Gross & Janes, Co. v. Jeff Neill Timberland Management, Inc.

Filing 13

MEMORANDUM AND ORDER : IT IS HEREBY ORDERED that Defendant's Motion to Dismiss Plaintiffs Complaint 8 is GRANTED. A separate Judgment of Dismissal will accompany this Memorandum and Order.. Signed by District Judge John A. Ross on 9/7/16. (KKS)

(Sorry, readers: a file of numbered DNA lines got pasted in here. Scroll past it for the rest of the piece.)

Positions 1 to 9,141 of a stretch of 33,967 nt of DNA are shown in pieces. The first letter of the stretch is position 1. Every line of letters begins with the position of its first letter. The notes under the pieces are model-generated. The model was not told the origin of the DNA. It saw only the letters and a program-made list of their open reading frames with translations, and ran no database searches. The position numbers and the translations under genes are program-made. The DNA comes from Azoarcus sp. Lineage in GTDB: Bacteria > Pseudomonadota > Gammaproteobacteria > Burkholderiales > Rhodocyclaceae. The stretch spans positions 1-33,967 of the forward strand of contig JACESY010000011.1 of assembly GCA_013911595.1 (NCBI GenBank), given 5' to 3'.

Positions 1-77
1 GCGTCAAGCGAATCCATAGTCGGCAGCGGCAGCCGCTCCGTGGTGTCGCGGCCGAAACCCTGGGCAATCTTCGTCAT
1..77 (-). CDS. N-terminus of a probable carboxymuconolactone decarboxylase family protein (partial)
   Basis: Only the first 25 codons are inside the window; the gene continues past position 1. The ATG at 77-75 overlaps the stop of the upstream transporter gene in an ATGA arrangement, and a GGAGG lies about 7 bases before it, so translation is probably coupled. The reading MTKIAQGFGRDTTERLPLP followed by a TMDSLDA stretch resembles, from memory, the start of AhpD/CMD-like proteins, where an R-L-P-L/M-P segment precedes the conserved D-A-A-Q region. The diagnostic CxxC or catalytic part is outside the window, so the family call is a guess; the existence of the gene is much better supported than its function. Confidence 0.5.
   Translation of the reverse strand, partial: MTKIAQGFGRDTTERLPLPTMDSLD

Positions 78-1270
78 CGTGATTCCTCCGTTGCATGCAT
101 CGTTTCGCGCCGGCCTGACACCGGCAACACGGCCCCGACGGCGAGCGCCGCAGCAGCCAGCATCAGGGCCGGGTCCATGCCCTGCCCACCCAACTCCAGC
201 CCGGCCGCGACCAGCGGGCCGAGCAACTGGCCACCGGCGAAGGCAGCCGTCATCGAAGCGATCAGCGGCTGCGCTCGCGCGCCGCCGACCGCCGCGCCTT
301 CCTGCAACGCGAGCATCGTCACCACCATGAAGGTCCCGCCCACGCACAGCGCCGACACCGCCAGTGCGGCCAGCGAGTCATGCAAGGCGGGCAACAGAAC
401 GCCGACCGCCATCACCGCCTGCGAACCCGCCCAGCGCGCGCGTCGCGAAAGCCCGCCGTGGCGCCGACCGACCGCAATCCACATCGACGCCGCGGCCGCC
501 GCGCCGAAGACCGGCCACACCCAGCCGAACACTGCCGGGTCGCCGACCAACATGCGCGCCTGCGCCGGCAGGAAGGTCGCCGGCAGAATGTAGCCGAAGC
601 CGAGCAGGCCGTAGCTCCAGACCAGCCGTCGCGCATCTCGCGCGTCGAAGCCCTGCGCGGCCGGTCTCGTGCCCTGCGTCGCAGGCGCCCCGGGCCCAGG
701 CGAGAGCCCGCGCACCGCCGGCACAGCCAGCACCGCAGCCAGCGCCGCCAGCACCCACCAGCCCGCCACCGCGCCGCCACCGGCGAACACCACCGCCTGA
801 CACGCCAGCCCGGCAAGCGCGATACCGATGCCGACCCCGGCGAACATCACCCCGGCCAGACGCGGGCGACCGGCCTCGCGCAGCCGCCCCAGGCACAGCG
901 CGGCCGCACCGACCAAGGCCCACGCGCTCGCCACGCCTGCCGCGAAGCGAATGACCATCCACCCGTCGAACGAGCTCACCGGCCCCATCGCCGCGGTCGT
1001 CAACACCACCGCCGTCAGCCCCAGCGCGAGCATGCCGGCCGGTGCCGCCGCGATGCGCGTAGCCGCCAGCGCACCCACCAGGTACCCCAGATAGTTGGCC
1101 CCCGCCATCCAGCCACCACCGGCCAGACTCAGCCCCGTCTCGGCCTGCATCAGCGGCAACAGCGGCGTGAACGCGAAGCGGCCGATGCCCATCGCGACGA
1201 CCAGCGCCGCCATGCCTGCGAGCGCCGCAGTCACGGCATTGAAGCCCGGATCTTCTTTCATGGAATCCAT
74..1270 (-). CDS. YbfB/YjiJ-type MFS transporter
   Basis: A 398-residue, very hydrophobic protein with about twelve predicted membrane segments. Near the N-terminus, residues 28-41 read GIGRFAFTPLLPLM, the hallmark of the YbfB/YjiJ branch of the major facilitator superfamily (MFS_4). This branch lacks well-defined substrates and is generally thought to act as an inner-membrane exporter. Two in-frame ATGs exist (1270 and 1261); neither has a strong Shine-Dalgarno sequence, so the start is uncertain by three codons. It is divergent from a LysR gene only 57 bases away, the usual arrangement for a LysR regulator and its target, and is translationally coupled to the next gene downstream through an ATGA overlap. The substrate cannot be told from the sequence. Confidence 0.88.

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UNITED STATES DISTRICT COURT EASTERN DISTRICT OF MISSOURI EASTERN DIVISION GROSS & JANES CO., ) ) ) ) ) ) ) ) ) ) Plaintiff, v. JEFF NEILL TIMBERLAND MANAGEMENT, INC., Defendant. Case No. 4:15-CV-1058-JAR MEMORANDUM AND ORDER This matter is before the Court on Defendant Jeff Neill Timberland Management, Inc.’s Motion to Dismiss Plaintiff’s Complaint for lack of personal jurisdiction under Fed. R. Civ. P. 12(b)(2) and for improper venue under Fed. R. Civ. P. 12(b)(3). (Doc. No. 8) Defendant argues it is not subject to personal jurisdiction in Missouri under Missouri’s long-arm statute, Mo. Rev. Stat. § 506.500.1 (id. at 4-5), and lacks sufficient contacts with Missouri to permit this Court to exercise jurisdiction over it (id. at 5-8). Defendant further argues that even if this Court has personal jurisdiction, venue is improper in the Eastern District of Missouri. (Id. at 9-10) Plaintiff Gross & Janes Co. opposes the motion, arguing that Defendant entered into a contract in Missouri (Doc. No. 11 at 4-5), and has sufficient minimum contacts with Missouri such that personal jurisdiction over Defendant is proper in this Court (id. at 5-8). Plaintiff also contends venue is proper in the Eastern District. (Id. at 8) The motion is fully briefed and ready for disposition. For the following reasons, the Court finds it does not have personal jurisdiction over Defendant, and this action will be dismissed. I. Facts Plaintiff, a Missouri corporation with its principal place of business in Missouri, is in the business of procuring and processing railroad ties. As part of its business, Plaintiff acquires parcels of land to secure available sources of timber. (Complaint (“Compl.”), Doc. No. 1 at ¶¶ 78) Defendant, an Arkansas corporation with its principal place of business in Arkansas, provides forestry consulting services. In November 2011, Plaintiff was investigating the purchase of certain parcels of timber in Arkansas. (Id. at ¶ 9) Defendant was retained by Plaintiff’s lender to determine and report the operable stocking, tonnage and value of standing timber for a timber deed for harvest on 4,217.77 acres that Plaintiff intended to purchase. (Id. at ¶ 10) On November 28, 2011, Defendant provided its Forestry Appraisal Report to Plaintiff’s lender, which then agreed to finance the acquisition of the property based on the timber tonnage and values provided therein. (Id. at ¶ 14) In reliance on the Appraisal Report, Plaintiff purchased the property on January 12, 2012. (Id. at ¶ 15) By letter dated January 16, 2012, Defendant proposed to provide Plaintiff with certain forestry consulting/management services in exchange for five percent (5%) of the gross proceeds for related timber sales. (Id. at ¶ 25; Doc. No. 1-1) Plaintiff alleges this letter was a “proposed agreement,” which it then signed and accepted in the State of Missouri. (Id.) In its complaint, Plaintiff alleges that subsequent to the purchase of the property, it learned that many components of the inventory and reports prepared and provided by Defendant were “incorrect and/or non-existent beyond the statistical limits and industry standards.” (Compl. at ¶¶ 17-21) In particular, Plaintiff alleges that at the time of the closing, Defendant estimated the value of the standing timber on the property to be 5.8 to 6.4 million dollars when the actual value 2 was significantly less than represented. (Id. at ¶ 22) Plaintiff further alleges that the actual value of the timber cut on the property significantly exceeds the amounts paid to Plaintiff. (Id. at ¶ 29) Plaintiff asserts claims for breach of the forestry appraisal services agreement (Count I) and forestry management services agreement (Count II), and for negligence (Count III). Plaintiff states the Court has personal jurisdiction over Defendant because Defendant entered into a contract with Plaintiff that satisfies Missouri’s long-arm statute and because the injuries which give rise to this action have a connection to the State of Missouri. (Id. at ¶ 4) Plaintiff states venue is proper because a substantial part of the events or omissions giving rise to Plaintiff’s claims occurred in this District. (Id. at ¶ 5) Defendant moves to dismiss the complaint for lack of personal jurisdiction and improper venue under Rule 12(b)(2) and (3). II. Legal standard “To survive a motion to dismiss for lack of personal jurisdiction, a plaintiff must make a prima facie showing that personal jurisdiction exists, which is accomplished by pleading sufficient facts ‘to support a reasonable inference that the defendant[ ] can be subjected to jurisdiction within the state.’” K–V Pharm. Co. v. J. Uriach & CIA, S.A., 648 F.3d 588, 591-92 (8th Cir. 2011) (quoting Dever v. Hentzen Coatings, Inc., 380 F.3d 1070, 1072 (8th Cir. 2004)). “Although the evidentiary showing required at the prima facie stage is minimal, the showing must be tested, not by the pleadings alone, but by the affidavits and exhibits supporting or opposing the motion.” Id. (internal citations and quotation marks omitted). The evidence must be viewed in the light most favorable to the plaintiff and all factual conflicts are resolved in its favor in deciding whether the plaintiff made the requisite showing. Id. (citing Digi–Tel Holdings, Inc. v. Proteq Telecomms. (PTE), Ltd., 89 F.3d 519, 522 (8th Cir. 1996)). 3 When considering a motion to dismiss for lack of personal jurisdiction, a federal court engages in a two-step inquiry. First, the district court must determine “whether the defendant committed one of the acts enumerated in [Missouri’s] long-arm statute.” Scullin Steel Co. v. Nat'l Ry. Utilization Corp., 676 F.2d 309, 312 (8th Cir. 1982). Then, the court must consider whether the exercise of personal jurisdiction over the defendant comports with the requirements of due process. Id. Missouri courts have construed the long arm statute “‘to extend the jurisdiction of the courts of this state over nonresident defendants to the extent permissible under the Due Process Clause.’” Moog World Trade Corp. v. Bancomer, 90 F.3d 1382, 1384 (8th Cir. 1996) (quoting State ex rel. Deere & Co. v. Pinnell, 454 S.W.2d 889, 892 (Mo. 1970) (en banc)). A defendant moving to dismiss under Rule 12(b)(3) must demonstrate that the plaintiff’s choice of venue is improper, generally by submitting affidavits or other evidence. Mounger Constr., LLC v. Fibervision Cable Servs., LLC, No. 2:11-CV-00081-ERW, 2012 WL 4793764, at *3 (E.D. Mo. Oct. 9, 2012) (citing Fed. R. Civ. P. 12(b)(3); Webb Candy, Inc. v. Walmart Stores, Inc., No. 09-CV-2056-PJS/JJK, 2010 WL 2301461, at *4 (D. Minn. June 7, 2010)). Under 28 U.S.C. § 1391(a)(2), venue in a diversity case such as this is proper in “a judicial district in which a substantial part of the events or omissions giving rise to the claim occurred.” To resolve the motion to dismiss then, the Court must analyze whether this District has a substantial connection to the claims in the case. Nordyne, Inc. v. Flick Distrib., LLC, No. 4:09CV-0055-TCM, 2009 WL 1508778, at *3 (E.D. Mo. May 28, 2009). If venue is improper, the court may either dismiss the action or transfer it the proper district. 28 U.S.C. § 1406(a). 4 A. Personal Jurisdiction 1. Long-arm statute Missouri’s long-arm statute authorizes personal jurisdiction over defendants who, inter alia, make a contract within the state. See Mo. Rev. Stat. § 506.500.1(2). Under Missouri law, a contract is made where the last act necessary to form a binding contract occurs. State ex rel. Career Aviation Sales, Inc. v. Cohen, 952 S.W.2d 324, 326 (Mo. Ct. App. 1997) (internal citations omitted). Thus, for purposes of long-arm jurisdiction, a contract is made where acceptance occurs. Id. Here, Defendant mailed Plaintiff a one-page letter in Missouri dated January 16, 2012, setting out certain forestry services it “wil [sic] provide for [Plaintiff] on timber recently purchased in Arkansas and Louisiana” in exchange for five percent (5%) of the gross proceeds of related sales. (Doc. No. 1-1) The phrase “I agree to the terms listed above” appears at the bottom of the page. Directly beneath this line is a signature line delineated “Mike Pourney, Gross & Janes Co.” (Id.) Mr. Pourney signed the letter on January 18, 2012, in Missouri. (Id.; Affidavit of Mike Pourney (“Pourney Aff.”), Doc. No. 11-1 at ¶¶ 14-15) Defendant argues the letter memorializes a binding oral contract the parties previously made in Springhill, Louisiana. (Doc. No. 8 at 4-5; Affidavit of Jeff Neill (“Neill Aff.”), Doc. No. 8-1 at ¶ 7) While Defendant points to the phrase “[a]s per our recent communications” as evidence of a memorialization, the Court finds the phrase “wil [sic] provide” evidences that mutual assent to the terms of the contract, i.e., a “meeting of the minds,” had not yet been reached. In determining whether there is mutual assent to the terms, courts look to the parties’ actions and words. Hall v. Fox, 426 S.W.3d 23, 25 (Mo. Ct. App. 2014). “Negotiations or preliminary steps towards a contract do not constitute a contract.” Id. (quoting L.B. v. State 5 Comm. of Psychologists, 912 S.W.2d 611, 617 (Mo. Ct. App. 1995)). It was clearly contemplated that Plaintiff would indicate agreement/acceptance of the terms proposed by Defendant with a signature. Thus, until Plaintiff signed the agreement, no written contract was formed. Defendant’s letter was an offer to provide certain forestry services to Plaintiff, which was accepted in Missouri when Plaintiff’s representative, Mr. Pourney, signed it, creating a binding contract. Career Aviation, 952 S.W.2d at 326. The contract was made in Missouri, and, therefore, Defendant is subject to the jurisdiction of this Court under Missouri’s long-arm statute. Having found that jurisdiction over Defendant is proper under the long-arm statute, the Court next considers whether the exercise of personal jurisdiction over Defendant comports with due process. 2. Due process Due process requires a defendant have certain minimum contacts with the forum state such that the maintenance of the suit does not offend “traditional notions of fair play and substantial justice.” See Myers v. Casino Queen, Inc., 689 F.3d 904, 911 (8th Cir. 2012) (citing Int’l Shoe Co. v. Washington, 326 U.S. 310, 316 (1945)). “The fundamental inquiry is whether the defendant has ‘purposefully availed’ itself of the ‘benefits and protections’ of the forum state,” Viasystems, Inc. v. EBM-Pabst St. Georgen GmbH & Co., KG, 646 F.3d 589, 594 (8th Cir. 2011) (quoting Burger King Corp. v. Rudzewicz, 471 U.S. 462, 482 (1985)), “to such a degree that it ‘should reasonably anticipate being haled into court there.’” Id. (quoting World– Wide Volkswagen Corp. v. Woodson, 444 U.S. 286, 297 (1980)). To support a finding of reasonable anticipation, “there must be some act by which the defendant purposefully avails itself of the privilege of conducting activities within the forum [s]tate, thus invoking the benefits 6 and protections of its laws.” Bell Paper Box, Inc. v. U.S. Kids, Inc., 22 F.3d 816, 818 (8th Cir. 1994) (quoting Soo Line R.R. v. Hawker Siddeley Can., Inc., 950 F.2d 526, 529 (8th Cir. 1991)). The Eighth Circuit has established a five factor test to determine whether a defendant’s contacts with the forum state are sufficient to establish personal jurisdiction over the defendant: “(1) the nature and quality of the contacts with the forum state; (2) the quantity of the contacts; (3) the relationship of the cause of action to the contacts; (4) the interest of the forum state in providing a forum for its residents; and (5) the convenience or inconvenience to the parties.” 1 Dairy Farmers, 702 F.3d at 477 (quoting K–V Pharm., 648 F.3d at 592). Personal jurisdiction may be established by general or specific jurisdiction, and the third factor – relation of the cause of action to the contacts – distinguishes between the two. Bell Paper, 22 F.3d at 819 (citing Helicopteros Nacionales de Colombia, S.A. v. Hall, 466 U.S. 408, 414 nn. 8 & 9 (1984)). For general jurisdiction to exist, the defendant must have “continuous and systematic” contacts with the forum state, even if the plaintiff’s claims do not arise out of those activities. In contrast, specific jurisdiction arises when the injury giving rise to the lawsuit occurred within or had some connection to the forum state. Burlington Indus., Inc. v. Maples Indus., Inc., 97 F.3d 1100, 1102 (8th Cir. 1996). See also Miller v. Nippon Carbon Co., Ltd., 528 F.3d 1087, 1091 (8th Cir. 2008); Steinbuch v. Cutler, 518 F.3d 580, 586 (8th Cir. 2008). Plaintiff does not contend the basis for personal jurisdiction over Defendant is its “continuous and systematic” contacts with the state required for general jurisdiction.2 (See Doc. No. 11 at 6) 1 Significant weight is afforded to the first three factors; the other factors are secondary and not dispositive. Dever v. Hentzen Coatings, Inc., 380 F.3d 1070, 1073 (8th Cir. 2004). 2 A corporation is only subject to general jurisdiction where it is “at home,” i.e., where it is incorporated or has its principal place of business. Daimler AG v. Bauman, 134 S. Ct. 746, 760 (2014). Here, Defendant is an Arkansas corporation with its principal place of business in Arkansas. (Compl. at ¶ 2) 7 Thus, the Court considers whether Defendant’s contacts are sufficient for specific jurisdiction. Miller, 528 F.3d at 1091. In support of its motion to dismiss, Defendant submits the affidavit of its owner Jeff Neill, who states that no representative of Defendant has ever traveled to Missouri in connection with Defendant’s work with Plaintiff. All negotiations and discussions between the parties took place in person in Louisiana or Arkansas or over the phone. No in-person negotiations or discussions took place in Missouri. (Neill Aff. at ¶¶ 10-11) Defendant did not provide any services to Plaintiff regarding land located in Missouri; rather, the agreement between the parties concerns land located in Arkansas and Louisiana. (Id. at ¶¶ 5, 8-9) Relying on Wells Dairy, Inc. v. Food Movers Int’l, Inc., 607 F.3d 515 (8th Cir. 2010), Plaintiff contends that certain “meaningful events,” namely Plaintiff’s reliance on the forestry appraisal report and execution of the forestry management agreement, took place in Missouri, so as to subject Defendant to specific jurisdiction. (Doc. No. 11 at 7; Pourney Aff. at ¶¶ 7-8, 1014). In addition, Defendant’s representatives contacted Plaintiff in Missouri by phone and email in November 2011 and January 2012 as part of the process of securing both the appraisal report and the management agreement. (Pourney Aff. at ¶¶ 9, 16) After the management agreement was executed in Missouri, Defendant’s representatives continued to direct communications by phone and email to Plaintiff in Missouri as part of the business transactions associated with the Agreement. (Id. at ¶ 17) According to Plaintiff, these communications continued until approximately August 2014. (Id. at ¶ 18) None of these are sufficient minimum contacts with Missouri to establish specific jurisdiction over Defendant. In Wells Dairy, the defendant’s “ongoing business relationship” with plaintiff, an Iowa company, specifically contemplated consequences in Iowa. Defendant sought credit approval 8 from plaintiff and its application was processed and approved in Iowa. Defendant received and transferred plaintiff’s product in Iowa, under the “customer pick up” term of delivery that it dictated. Defendant allowed its customers to take possession of the product in Iowa, effectively accepting delivery and redelivering the product to its customers. Defendant also remitted payment to plaintiff in Iowa for its purchases. Defendant entered into more than 100 transactions over the course of two years, during which time it relied on the Iowa company for customer support. 607 F.3d 519-20. In sum, Iowa was central to the parties’ bargain. Here, there is no similar connection to Missouri. See Fastpath, Inc. v. Arbela Techs. Corp., 760 F.3d 816, 824 (8th Cir. 2014). The subject matter of both the appraisal report and the forestry management agreement involved services related to Plaintiff’s purchase and ownership of parcels of timber to be performed in Arkansas and Louisiana. There is no connection between the subject matter of the litigation and Missouri or between Defendant and Missouri; the only link to Missouri is Plaintiff’s residency. “[T]he plaintiff cannot be the only link between the defendant and the forum. To find otherwise would improperly attribute a plaintiff’s forum connections to the defendant and make those connections decisive in the jurisdictional analysis. The due process minimum contacts analysis must focus on the defendant’s contacts with the forum State itself, not the defendant’s contacts with persons who reside there.” Darwin Chambers Co. L.L.C. v. Bennington Coll. Corp., No. 4:14-CV-1925-CAS, 2015 WL 1475009, at *8-9 (E.D. Mo. Mar. 31, 2015) (internal citations and quotation marks omitted). See also Scullin Steel Co. v. Nat'l Ry. Utilization Corp., 676 F.2d 309, 313 (8th Cir. 1982) (“It is a defendant’s contacts with the forum state that are of interest in determining if in personam jurisdiction exists, not its contacts with a resident … Merely entering into a contract with a forum resident does not 9 provide the requisite contacts between a (nonresident) defendant and the forum state” for purposes of due process.”) (internal citations and quotation marks omitted). Furthermore, in the Eighth Circuit, mail or telephone correspondence between defendant and the forum state is insufficient to satisfy due process. See, e.g., T.J. Raney & Sons, Inc. v. Security Sav. & Loan Assoc., 749 F.2d 523, 525 (8th Cir. 1984) (“[T]he use of interstate mail, telephone, or banking facilities, standing alone, was insufficient to satisfy the requirements of due process.”); Institutional Food Marketing Assoc., Ltd. v. Golden State Strawberries, 747 F.2d 448, 456 (8th Cir. 1984) (“[Defendant's] contacts have been limited to phone conversations and written correspondence with [plaintiffs]. These contacts are not sufficient, under the due process clause, to justify an exercise of personal jurisdiction over the defendant.”); Scullin Steel, 676 F.2d at 314 (“The use of interstate facilities (telephone, the mail) ... are secondary or ancillary factors and cannot alone provide the ‘minimum contacts' required by due process.”); Mountaire Feeds, Inc. v. Agro Impex, S.A., 677 F.2d 651, 656 (8th Cir. 1982) (“Although the parties did make telephone calls, exchange correspondence, and use banks to arrange payment, ‘the use of arteries of interstate mail, telephone, railway, and banking facilities is insufficient, standing alone, to satisfy due process.’”). B. Improper Venue Defendant also argues that venue is improper in this District. However, because the Court lacks personal jurisdiction over Defendant, the Court will not address whether venue is proper in the Eastern District of Missouri. Metropolitan Cas. Ins. Co. v. Combs, No. 4:13-CV-1813-CAS, 2014 WL 988452, at *5 (E.D. Mo. Mar. 13, 2014); Burns & McDonnell Eng’g Co. v. Anderson, No. 05-0610-CV-W-GAF, 2005 WL 3107698, at *2 n.1 (W.D. Mo. Nov. 18, 2005). 10 III. Conclusion For these reasons, the Court finds and concludes that it lacks personal jurisdiction over Defendant, and will grant its motion to dismiss for lack of personal jurisdiction. Accordingly, IT IS HEREBY ORDERED that Defendant’s Motion to Dismiss Plaintiff’s Complaint [8] is GRANTED. A separate Judgment of Dismissal will accompany this Memorandum and Order. Dated this 7th day of September, 2016. JOHN A. ROSS UNITED STATES DISTRICT JUDGE 11